Not only does this splendidly decorated manuscript contain forty-nine illuminations created under the guidance of Pacino di Bonaguida. It also features commentaries by illustrious contemporary intellectuals, among which is a poem attributed to Boccaccio. Scroll down to see the video!
Thanks to a 2019 limited edition by Imago publisher, 300 full-size facsimile copies of this jem are now available.
Only a few decades after Dante’s death, the Divine Comedy had already become a publishing success, with dozens of skillful artists depicting his work in richly decorated manuscripts.
If you were to visit the Laurentian Library, one of the most ancient in Florence, you would have the chance to admire Strozzi 152, presumably one of the first manuscripts of the Comedy to be illustrated canto by canto.
The forty-nine lavish illuminations adorning the bottom of the folios were crafted between 1335 and 1345 by various Florentine artists under the guidance of Pacino di Buonaguida, an outstanding painter whose style was influenced by none other than Giotto.
Pacino was active in Florence from 1302 to 1347, and recent studies have confirmed that in his workshop many manuscripts of the Divine Comedy were produced between 1330 and 1350.
The manuscript includes commentaries by prominent contemporary intellectuals such as Jacopo della Lana and Jacopo Alighieri, as well as a poem attributed to Boccaccio.
Tracing the ownership history of Strozzi 152 is not an easy task — in 1846 bibliographer Colomb de Batines stated that in its earliest days the manuscript included noble coats of arms, now partially rubbed off.
Nonetheless, no doubts remain about the unparalleled success of Dante’s work in the 14th century. Some of the most valuable features of Strozzi 152 are commentaries by prominent contemporary intellectuals such as Jacopo della Lana, Bosone da Gubbio and Dante’s son Jacopo Alighieri. F. 92v. even contains a poem (a carmen on Castel dell’Ovo) attributed to Boccaccio.
According to historians, the artwork in Strozzi 152 bears significant similarities with medieval chivalric literature. The technique of continuous narrative allows readers to follow Dante’s journey through the underworld — illustrations are thus not merely decorative, but rather essential for conveying content.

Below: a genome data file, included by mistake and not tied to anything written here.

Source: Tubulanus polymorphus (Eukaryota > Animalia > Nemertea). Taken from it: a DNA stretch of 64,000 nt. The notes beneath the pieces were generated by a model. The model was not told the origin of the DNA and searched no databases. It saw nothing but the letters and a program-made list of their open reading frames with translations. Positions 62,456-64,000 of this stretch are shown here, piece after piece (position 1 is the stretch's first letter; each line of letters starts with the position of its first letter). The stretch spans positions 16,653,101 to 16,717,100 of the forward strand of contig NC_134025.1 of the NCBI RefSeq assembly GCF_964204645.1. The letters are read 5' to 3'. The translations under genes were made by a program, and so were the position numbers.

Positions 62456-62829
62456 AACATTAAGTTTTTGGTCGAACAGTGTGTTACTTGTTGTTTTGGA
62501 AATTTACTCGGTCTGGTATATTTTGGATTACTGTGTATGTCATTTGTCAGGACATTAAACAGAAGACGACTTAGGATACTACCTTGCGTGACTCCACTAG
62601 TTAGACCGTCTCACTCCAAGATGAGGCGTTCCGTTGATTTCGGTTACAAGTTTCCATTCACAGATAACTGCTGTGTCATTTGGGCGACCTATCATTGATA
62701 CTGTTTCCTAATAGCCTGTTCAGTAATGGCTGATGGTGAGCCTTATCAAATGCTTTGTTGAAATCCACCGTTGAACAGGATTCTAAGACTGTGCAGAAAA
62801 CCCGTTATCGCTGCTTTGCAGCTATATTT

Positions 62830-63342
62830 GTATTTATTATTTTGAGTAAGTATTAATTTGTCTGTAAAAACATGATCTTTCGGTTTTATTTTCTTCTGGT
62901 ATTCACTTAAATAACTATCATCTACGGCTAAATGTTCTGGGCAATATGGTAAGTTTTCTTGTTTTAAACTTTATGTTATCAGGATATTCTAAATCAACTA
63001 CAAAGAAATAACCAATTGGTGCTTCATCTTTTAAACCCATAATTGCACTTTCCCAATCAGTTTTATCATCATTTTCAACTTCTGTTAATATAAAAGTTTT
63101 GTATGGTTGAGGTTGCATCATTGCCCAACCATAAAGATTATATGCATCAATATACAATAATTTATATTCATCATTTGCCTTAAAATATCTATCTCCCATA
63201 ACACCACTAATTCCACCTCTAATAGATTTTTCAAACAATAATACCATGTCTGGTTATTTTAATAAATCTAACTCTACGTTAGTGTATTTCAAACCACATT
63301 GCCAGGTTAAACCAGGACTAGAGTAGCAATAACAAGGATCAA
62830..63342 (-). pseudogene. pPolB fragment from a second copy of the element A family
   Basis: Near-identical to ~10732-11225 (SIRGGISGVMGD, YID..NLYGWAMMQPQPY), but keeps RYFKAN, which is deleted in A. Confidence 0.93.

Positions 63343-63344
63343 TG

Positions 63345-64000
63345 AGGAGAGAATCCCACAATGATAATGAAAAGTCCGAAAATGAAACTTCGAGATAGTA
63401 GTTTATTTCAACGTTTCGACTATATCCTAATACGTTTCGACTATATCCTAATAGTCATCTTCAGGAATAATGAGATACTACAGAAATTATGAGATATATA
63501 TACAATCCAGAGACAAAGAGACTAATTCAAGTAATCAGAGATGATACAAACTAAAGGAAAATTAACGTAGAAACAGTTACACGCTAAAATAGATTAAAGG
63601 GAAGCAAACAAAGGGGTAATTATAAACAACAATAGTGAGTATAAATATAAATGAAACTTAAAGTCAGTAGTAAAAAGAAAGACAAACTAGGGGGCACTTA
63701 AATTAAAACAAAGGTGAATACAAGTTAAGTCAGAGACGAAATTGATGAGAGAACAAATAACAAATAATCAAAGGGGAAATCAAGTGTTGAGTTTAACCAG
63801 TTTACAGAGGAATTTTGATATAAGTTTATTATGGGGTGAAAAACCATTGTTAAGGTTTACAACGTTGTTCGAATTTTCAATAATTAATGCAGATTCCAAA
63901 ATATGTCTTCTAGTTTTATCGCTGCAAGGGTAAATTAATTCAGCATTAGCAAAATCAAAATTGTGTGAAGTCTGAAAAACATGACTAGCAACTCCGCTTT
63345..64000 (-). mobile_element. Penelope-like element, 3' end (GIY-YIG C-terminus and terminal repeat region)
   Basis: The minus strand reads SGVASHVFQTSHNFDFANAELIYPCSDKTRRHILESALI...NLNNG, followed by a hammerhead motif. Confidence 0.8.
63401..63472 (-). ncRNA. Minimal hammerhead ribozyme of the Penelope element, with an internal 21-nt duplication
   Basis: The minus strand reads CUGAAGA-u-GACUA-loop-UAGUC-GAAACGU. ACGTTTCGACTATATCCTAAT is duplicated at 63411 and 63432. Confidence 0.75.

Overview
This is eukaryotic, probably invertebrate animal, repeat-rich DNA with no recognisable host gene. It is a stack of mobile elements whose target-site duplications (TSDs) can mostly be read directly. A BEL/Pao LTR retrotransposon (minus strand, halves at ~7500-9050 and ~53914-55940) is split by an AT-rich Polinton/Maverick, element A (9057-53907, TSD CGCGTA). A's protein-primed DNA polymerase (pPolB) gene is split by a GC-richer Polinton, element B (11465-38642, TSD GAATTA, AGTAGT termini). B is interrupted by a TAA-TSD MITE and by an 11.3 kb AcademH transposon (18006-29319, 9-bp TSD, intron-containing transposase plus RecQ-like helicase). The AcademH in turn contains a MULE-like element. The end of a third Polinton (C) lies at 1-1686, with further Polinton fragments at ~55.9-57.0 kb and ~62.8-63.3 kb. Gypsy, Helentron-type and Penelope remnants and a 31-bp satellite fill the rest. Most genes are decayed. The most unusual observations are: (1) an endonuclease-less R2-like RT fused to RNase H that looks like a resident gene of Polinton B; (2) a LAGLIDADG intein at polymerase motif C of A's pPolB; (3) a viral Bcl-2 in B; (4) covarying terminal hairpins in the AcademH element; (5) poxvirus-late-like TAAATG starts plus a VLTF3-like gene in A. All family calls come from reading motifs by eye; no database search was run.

Pacino himself decorated the initials of the first two canticas, while the initials of the cantos contain aniconic symbols such as arabesques and volutes. The canticas’ initials, decorated with colored leaves, include illustrations of Dante and Virgil, Dante and Virgil in the boat, Dante kneeling and Beatrice pointing to the sky. The illuminations adorning the beginning of each canto resemble those included in manuscripts by Francesco da Barberino.
The illustrations of the Inferno are outlined in ink and painted with watercolor by an anonymous Florentine artist whose style is strikingly similar to that of the artist who painted the tryptic discovered in the Czech castle of Konopiště, now stored in the National Gallery in Prague.
According to historians, the artwork in Strozzi 152 bears significant similarities with medieval chivalric literature.
The text is written by an anonymous copyist in lettre bâtarde, and at least three hands have affixed the footnotes both in Latin and vernacular.
The shelfmark owes its name to Senator Carlo Strozzi, whose collection was acquired by the Laurentian Library in 1785. Partly designed by Michelangelo, the library boasts a collection of nearly 11,000 manuscripts.
If you cannot make your way to Florence but want to leaf through a full-size color reproduction of this Divine Comedy, check out the facsimile edition by Imago publisher.